Despite his reluctance to leave his two-month-old son, Chinese farmer Duan Lin flew to Tajikistan Friday.
It was the fourth time that Duan, one of 16 Chinese managers on a 1,670-hectare Tajik farm, had flown to the Central Asian country after the Chinese Lunar New Year.
Before being sent to Tajikistan in 2015 as a technical adviser, Duan, 30, worked as an agricultural technology promotion employee at Huangfanqu Farm, where his grandfather and father had worked.
The Huangfanqu Farm was established in 1951 based on a large parcel of land in Xihua and Fugou counties in China's central Henan Province. The land was flooded by the Yellow River, China's second longest, in the 1930s due to war and became unsuitable for farming because of high soil salinity.
After three generations of efforts, the 6,670 hectares of land became arable again. In recent years, the farm started to seek expansion opportunities along the ancient Silk Road trade routes.
"The state-owned farm could hardly support its workforce of 30,000 people. New growth drivers were urgently needed," said Zhai Jinzhong, director of the farm's overseas investment department.
About 10 years ago, the farm's officials visited countries including Namibia, Uganda, Cambodia and Myanmar to seek potential investment opportunities, said Zhai.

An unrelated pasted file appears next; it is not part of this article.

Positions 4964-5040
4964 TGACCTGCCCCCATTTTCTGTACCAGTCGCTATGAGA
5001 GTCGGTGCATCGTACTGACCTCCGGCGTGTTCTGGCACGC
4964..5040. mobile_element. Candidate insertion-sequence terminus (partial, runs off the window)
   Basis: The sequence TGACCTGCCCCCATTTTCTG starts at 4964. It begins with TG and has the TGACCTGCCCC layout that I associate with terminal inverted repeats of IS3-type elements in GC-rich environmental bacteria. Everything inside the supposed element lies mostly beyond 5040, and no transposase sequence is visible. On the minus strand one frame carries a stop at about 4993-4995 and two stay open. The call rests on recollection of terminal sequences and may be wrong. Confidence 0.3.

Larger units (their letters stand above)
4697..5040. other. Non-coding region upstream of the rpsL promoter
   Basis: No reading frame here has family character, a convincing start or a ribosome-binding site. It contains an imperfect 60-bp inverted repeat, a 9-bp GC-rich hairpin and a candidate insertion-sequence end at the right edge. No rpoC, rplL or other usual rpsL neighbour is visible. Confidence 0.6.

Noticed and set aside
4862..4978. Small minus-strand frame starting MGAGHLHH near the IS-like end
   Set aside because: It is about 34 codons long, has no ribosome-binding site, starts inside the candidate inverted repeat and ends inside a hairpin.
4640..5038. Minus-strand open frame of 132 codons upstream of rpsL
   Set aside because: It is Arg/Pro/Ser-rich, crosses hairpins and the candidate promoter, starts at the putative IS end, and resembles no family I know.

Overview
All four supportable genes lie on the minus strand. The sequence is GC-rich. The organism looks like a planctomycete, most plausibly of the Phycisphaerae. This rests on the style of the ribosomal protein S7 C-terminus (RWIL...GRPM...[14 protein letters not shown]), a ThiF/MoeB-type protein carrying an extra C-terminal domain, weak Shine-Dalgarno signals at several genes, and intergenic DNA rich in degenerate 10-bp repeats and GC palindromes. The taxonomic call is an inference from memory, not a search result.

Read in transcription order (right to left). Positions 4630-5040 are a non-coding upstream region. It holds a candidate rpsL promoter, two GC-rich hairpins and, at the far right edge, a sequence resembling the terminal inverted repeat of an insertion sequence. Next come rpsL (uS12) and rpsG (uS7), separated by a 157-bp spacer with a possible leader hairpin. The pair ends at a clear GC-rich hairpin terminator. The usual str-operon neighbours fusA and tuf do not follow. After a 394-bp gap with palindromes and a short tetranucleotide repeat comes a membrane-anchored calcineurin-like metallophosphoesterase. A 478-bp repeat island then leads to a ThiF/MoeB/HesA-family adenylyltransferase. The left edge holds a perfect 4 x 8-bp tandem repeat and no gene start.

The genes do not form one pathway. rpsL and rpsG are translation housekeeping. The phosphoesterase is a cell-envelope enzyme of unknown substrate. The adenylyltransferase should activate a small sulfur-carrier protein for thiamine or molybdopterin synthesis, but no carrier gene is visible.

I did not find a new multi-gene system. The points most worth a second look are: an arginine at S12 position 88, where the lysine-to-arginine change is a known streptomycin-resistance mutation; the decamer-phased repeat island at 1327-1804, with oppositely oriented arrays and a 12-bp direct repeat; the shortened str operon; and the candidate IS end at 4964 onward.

In 2013, the same year China proposed the Belt and Road Initiative, the farm established subsidiaries in Tajikistan and Ukraine. Now the farm grows wheat, corn and cotton in Tajikistan and raises cows in Ukraine.
In Tajikistan, the farm has invested more than 200 million yuan (31.6 million U.S. dollars) in improving infrastructure and building cotton processing plants. As a result, its average output of cotton reached 3.5 tonnes per hectare, 50 percent higher than local levels.
The farm in Tajikistan has achieved full mechanization and two harvests of corn and wheat per year, a shift from the country's "one harvest per year" tradition.
"When Chinese agriculture goes global, it is not just renting land. It is quite comprehensive, including exchanges in trade and technology," said Han Yijun, a professor with China Agricultural University.
As the Belt and Road Initiative pushes ahead, China is encouraging its agricultural firms to expand overseas and promote agricultural trade with countries and regions along the Silk Road Economic Belt and the 21st-Century Maritime Silk Road.
Many companies and agricultural research institutes have answered the call. The Chinese Academy of Agricultural Sciences has introduced 61 agricultural products and technologies to countries along the Belt and Road.
Yangling Agriculture Hi-Tech Industrial Zone, a national-level high-tech development zone in Shaanxi Province, has established modern agricultural demonstration parks in Kazakhstan and Kyrgyzstan and signed agreements with over 20 countries to deepen agricultural cooperation.
"When we first came here, there were only two Chinese agricultural companies in Tajikistan and now there are at least five. The Central Asia region has become a hot investment destination for Chinese agricultural firms," said Duan.
"As more countries recognize the Belt and Road Initiative, I believe more Chinese agricultural firms will go out and promote agricultural technology to benefit countries and regions along the Belt and Road," said Gao Fei, a professor at China Foreign Affairs University.